As a result of the COVID-19 pandemic, 84 per cent of Canadian credit protection insurance customers said they felt more comfortable conducting financial transactions online, a recent Pollara survey commissioned by the Canadian Association of Financial Institutions in Insurance (CAFII) found.

The survey was conducted online in March 2021 among 1,002 adult Canadians who have obtained credit protection insurance for their mortgage or home equity line of credit since April 2020, and Canadians who are likely to obtain these credit products in the next two years.

Commenting on the survey results, CAIFA noted that the pandemic has altered the way Canadians conduct their financial transactions. For some, the shift is permanent, added the association, which includes insurance companies, many of which are affiliated with banks. The Pollara survey found that 72 per cent of customers say the pandemic has changed the way they want to conduct these transactions in the future, and 70 per cent say they have upgraded their technology to make it easier to conduct financial transactions from home.

What’s more, customers plan to go to a branch less often. Once the pandemic is over, only 36 per cent of participants say they will visit a branch for transactions such as obtaining a loan or purchasing insurance, compared with 48 per cent in 2018. CAIFA sees this finding as a sign that virtual sales and service channels in financial services continues to gain popularity with Canadians.

Advisors have nothing to fear  

Despite the rise of remote channels, human interaction is still valued. The survey found that 88 per cent of participants prefer to deal with financial representatives in some cases, particularly for loans and insurance. When it comes to insurance claims, 77 per cent of respondents said they prefer to file a credit protection insurance claim with the help of a representative. Only 22 per cent prefer self-service.

Among the group that prefers human contact when making an insurance claim, only 33 per cent say they would rather go to a branch than use other channels such as phone, home visit, video conference or email.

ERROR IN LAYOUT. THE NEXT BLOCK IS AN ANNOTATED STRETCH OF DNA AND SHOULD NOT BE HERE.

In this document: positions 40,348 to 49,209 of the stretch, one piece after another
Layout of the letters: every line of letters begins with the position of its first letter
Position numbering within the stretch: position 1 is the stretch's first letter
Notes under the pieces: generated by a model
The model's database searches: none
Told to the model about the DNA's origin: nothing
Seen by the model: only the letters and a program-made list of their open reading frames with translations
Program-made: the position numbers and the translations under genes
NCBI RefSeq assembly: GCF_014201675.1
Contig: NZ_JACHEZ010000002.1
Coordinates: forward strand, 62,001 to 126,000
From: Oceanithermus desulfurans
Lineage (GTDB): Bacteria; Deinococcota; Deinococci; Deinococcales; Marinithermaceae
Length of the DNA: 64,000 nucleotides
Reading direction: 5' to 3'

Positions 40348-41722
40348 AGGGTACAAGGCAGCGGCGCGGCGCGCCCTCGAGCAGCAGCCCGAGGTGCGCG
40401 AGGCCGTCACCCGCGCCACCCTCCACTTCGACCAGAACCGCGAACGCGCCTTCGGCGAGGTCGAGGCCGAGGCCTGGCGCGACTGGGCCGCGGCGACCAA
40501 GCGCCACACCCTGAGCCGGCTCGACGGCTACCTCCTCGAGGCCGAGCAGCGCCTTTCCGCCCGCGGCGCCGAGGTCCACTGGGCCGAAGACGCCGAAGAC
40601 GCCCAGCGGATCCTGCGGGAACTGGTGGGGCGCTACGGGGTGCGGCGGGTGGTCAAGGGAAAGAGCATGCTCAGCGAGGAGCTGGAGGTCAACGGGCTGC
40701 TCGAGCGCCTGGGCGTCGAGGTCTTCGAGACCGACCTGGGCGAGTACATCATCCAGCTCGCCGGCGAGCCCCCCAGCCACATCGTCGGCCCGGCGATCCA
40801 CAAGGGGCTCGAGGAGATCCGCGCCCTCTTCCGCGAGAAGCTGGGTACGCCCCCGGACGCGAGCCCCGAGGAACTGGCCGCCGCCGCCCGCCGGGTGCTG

Regarding contact with a representative, 47 per cent of respondents prefer a channel other than going in person to a branch. These channels include the telephone (23 per cent), home visits (13 per cent) and video conferencing (11 per cent).

Overall, 64 per cent of respondents who said they prefer human interaction want to deal with people in person, and 59 per cent said they want to speak to a knowledgeable representative.

Disability insurance on the rise  

COVID-19 has raised Canadians’ interest in insurance as an option, CAFII notes. The Pollara survey found that 65 per cent of respondents are more likely to purchase credit protection insurance (CPI) for a mortgage or home equity line of credit than they were before the pandemic.

Among the findings, 77 per cent of participants reported taking out life insurance during the pandemic for a mortgage and 71 per cent for a home equity line of credit, a slight decrease from 2018.

However, the percentages of consumers who included disability, critical illness, and job loss in their mortgage insurance coverage are all up from 2018. Specifically, 60 per cent obtained disability insurance, a 10 per cent increase; 52 per cent obtained critical illness insurance, equal to growth of 16 per cent; and 41 per cent obtained job loss insurance, up 17 per cent. 

Picking up the pace 

The online fervor triggered by COVID-19 has spurred the life and health insurance industry to accelerate long-delayed digital transformation projects. Some major projects initiated in recent years have come to fruition in the throes of the health crisis. The offer of life and health insurance products on a digital platform for accelerated underwriting has also proliferated since the pandemic was declared.

Many experts had noted that the industry was lagging behind in digital innovation. “We got more done in the last 12 months than we’ve done in several years in terms of digital,” said Sun Life’s CEO Dean Connor at a recent industry conferenceThe use of artificial intelligence has allowed this insurer to raise its whole life underwriting limit to $5 million without requiring lab testing.

The pandemic has also fuelled a massive adoption of video conferencing platforms for client meetings. An Insurance Journal survey of more than 600 financial advisors conducted in Quebec between September and October 2020 found that 87 per cent of advisors were using this tool. Of this group, 82 per cent had been using it for less than a year and 96 per cent said they were using it more frequently since the pandemic began.

The use of online underwriting tools has also expanded. An Insurance Journal survey found that 88 per cent of participants were using insurance e-applications in 2020, 34 per cent of whom adopted these tools less than a year ago. What’s more, 69 per cent said they were using e-apps more often during the pandemic.